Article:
The 'Hillary beat': Who's covering Clinton

Hillary Clinton announces 2016 presidential run
Hillary Clinton announces 2016 presidential run

Hillary Clinton has made it official: She is running for president again. That's no surprise to anyone, especially the reporters on the "Hillary beat" who have been covering her like a candidate.

The New York Times was particularly early out of the gate. The paper shifted reporter Amy Chozick to its politics team to cover Clinton in the summer of 2013 -- 649 days before Clinton's announcement on Sunday.

By the end of that year, BuzzFeed put reporter Ruby Cramer on the "Hillary beat." CNN promoted White House correspondent Brianna Keilar to serve as its lead Clinton reporter in early 2014. And last spring, the Washington Post assigned the same role to reporter Anne Gearan, who had covered Clinton during her time as secretary of state.

Chozick, who covered Clinton's failed 2008 presidential bid for the Wall Street Journal, told CNNMoney that she has relished her time on the beat ahead of the campaign launch.

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"I've loved the past 18 months or so when I've mostly written enterprise stories, observed Clinton at low-key events in New York and elsewhere and had the time to study up and get to know the people who will be characters in the narrative that will begin to take shape after Sunday's announcement," Chozick said.

Chozick said she's been to Arkansas, where former President Bill Clinton served as governor for 12 years, at least six times. She said she has read every "credible" book on the Clintons.

"That time was critical because as soon as the daily grind of a presidential campaign starts it's hard to find time to sleep, much less thoroughly study your subject," Chozick said.

The early coverage speaks to Clinton's stature. Unlike other presidential aspirants, the former secretary of state is already a household name and one of the most recognizable people in the world.

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News outlets have devoted far more resources to Clinton than potential general election foes like Jeb Bush or Scott Walker. That has only tightened the competition to break news on Clinton.

Earlier this year, the New York Times poached former Politico writer Maggie Haberman, widely considered to be the best-sourced reporter in Clinton's orbit, to supplement the newspaper's coverage of the Democratic frontrunner.

The Clinton-focused scribes will also face competition from veteran reporters like Glenn Thrush of Politico and Julie Pace of the Associated Press. On Saturday, Pace nabbed a scoop on the Clinton campaign's economic message.

The assignment is a potential career-maker. Campaign reporters have often followed candidates to the White House. Pace covered President Obama's 2008 campaign and continued to report on him throughout his first term. In 2013, the AP promoted her to White House correspondent.

Covering a candidate before she's officially a candidate posed certain difficulties to the reporters.

"It's been challenging and frustrating to know that there was a campaign forming and a message being crafted and people being hired, and really only being able to see and write about a small portion of it," said Gearan, the Washington Post reporter.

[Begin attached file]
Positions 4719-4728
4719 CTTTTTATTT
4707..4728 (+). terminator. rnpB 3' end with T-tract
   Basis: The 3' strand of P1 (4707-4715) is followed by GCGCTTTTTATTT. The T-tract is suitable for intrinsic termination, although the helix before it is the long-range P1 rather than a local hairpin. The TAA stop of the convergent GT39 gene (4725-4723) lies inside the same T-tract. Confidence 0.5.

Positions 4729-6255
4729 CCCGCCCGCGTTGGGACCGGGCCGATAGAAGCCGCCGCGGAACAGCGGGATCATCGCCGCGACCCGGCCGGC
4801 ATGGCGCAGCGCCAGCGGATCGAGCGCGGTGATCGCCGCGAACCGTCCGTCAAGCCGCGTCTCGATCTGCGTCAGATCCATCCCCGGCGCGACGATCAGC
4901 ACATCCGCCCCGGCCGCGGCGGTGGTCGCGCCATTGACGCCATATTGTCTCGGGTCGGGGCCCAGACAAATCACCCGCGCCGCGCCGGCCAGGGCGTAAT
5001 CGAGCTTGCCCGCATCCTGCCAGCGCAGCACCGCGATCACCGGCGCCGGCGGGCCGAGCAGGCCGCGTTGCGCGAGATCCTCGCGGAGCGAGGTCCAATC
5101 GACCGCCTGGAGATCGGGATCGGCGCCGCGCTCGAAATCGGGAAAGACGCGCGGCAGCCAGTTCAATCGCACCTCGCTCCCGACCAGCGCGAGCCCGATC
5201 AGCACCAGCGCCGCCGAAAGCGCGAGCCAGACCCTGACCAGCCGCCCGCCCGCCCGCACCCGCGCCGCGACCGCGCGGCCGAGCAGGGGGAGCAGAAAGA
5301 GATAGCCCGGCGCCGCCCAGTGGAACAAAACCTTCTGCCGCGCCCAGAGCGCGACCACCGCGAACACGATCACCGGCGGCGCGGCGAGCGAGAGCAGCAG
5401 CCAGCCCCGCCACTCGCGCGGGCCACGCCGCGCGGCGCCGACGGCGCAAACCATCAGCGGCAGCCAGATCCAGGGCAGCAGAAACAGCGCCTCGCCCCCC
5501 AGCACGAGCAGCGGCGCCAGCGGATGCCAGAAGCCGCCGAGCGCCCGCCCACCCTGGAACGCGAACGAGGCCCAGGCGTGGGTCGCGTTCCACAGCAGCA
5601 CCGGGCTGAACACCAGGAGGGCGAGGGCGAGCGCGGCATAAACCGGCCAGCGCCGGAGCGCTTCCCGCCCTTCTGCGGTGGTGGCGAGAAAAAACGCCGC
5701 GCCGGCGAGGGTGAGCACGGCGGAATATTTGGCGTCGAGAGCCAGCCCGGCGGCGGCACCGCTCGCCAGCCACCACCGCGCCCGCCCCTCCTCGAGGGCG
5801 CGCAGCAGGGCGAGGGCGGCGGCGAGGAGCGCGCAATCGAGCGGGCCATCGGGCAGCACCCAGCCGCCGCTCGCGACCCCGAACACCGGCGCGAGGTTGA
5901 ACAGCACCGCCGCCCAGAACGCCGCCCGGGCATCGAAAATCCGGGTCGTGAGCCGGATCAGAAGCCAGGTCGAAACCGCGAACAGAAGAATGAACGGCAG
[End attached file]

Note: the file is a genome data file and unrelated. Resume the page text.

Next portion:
Gearan said she has spent much of the last year cultivating sources in Iowa. "I'm certainly ready to get on with it," she added.

How Hillary Clinton ran an email server
How Hillary Clinton ran an email server

Clinton has given regularly scheduled speeches since last summer, and the recent controversy surrounding her use of a private email account at the State Department generated plenty of media attention. But many of the stories on Clinton's assumed presidential ambitions have been previews of her campaign.

"There's been a lot of stage-setting," Politico's Annie Karni said. "One story everybody is writing is what will Bill Clinton's role be. That's an important factor in the race and a big question to answer, but while we're in campaign-in-waiting mode, it is a stage-setting story."

Karni, who left the New York Daily News in March to cover Clinton for Politico, noted a tangible campaign development earlier this month.

Along with her colleague Gabriel Debenedetti, Karni reported that Clinton's team had signed a lease in Brooklyn for a campaign headquarters.

"If you think about it, signing a lease is a small thing," Karni said. "But it was something concrete to show us that it was coming and it took on new significance because there was nothing else official going on."

More news has trickled out since then. On Thursday, a group of reporters gathered at the Washington, D.C. home of Clinton campaign chairman John Podesta for an off-the-record dinner. Clinton's team hosted a similar gathering on Friday night in New York.

The dinners could be seen as an effort by Clinton to improve her complicated relationship with the press. At an awards ceremony last month, Clinton said, at least partly in jest, that she was interested in forging a "new relationship with the press."

"So here it goes. No more secrecy. No more zones of privacy. But first of all, before I go any further. If you look under your chairs, you'll find a simple nondisclosure agreement," she joked.

For reporters on the "Hillary beat," the outreach hasn't gone unnoticed.

"I'd say that everyone is trying to start off on the right foot, just being friendly as human beings and acknowledging that this is our job," Karni said. "There's an effort to start off on a collegial note and to get along."

Rand Paul on Hillary Clinton's email​
Rand Paul on Hillary Clinton's email​


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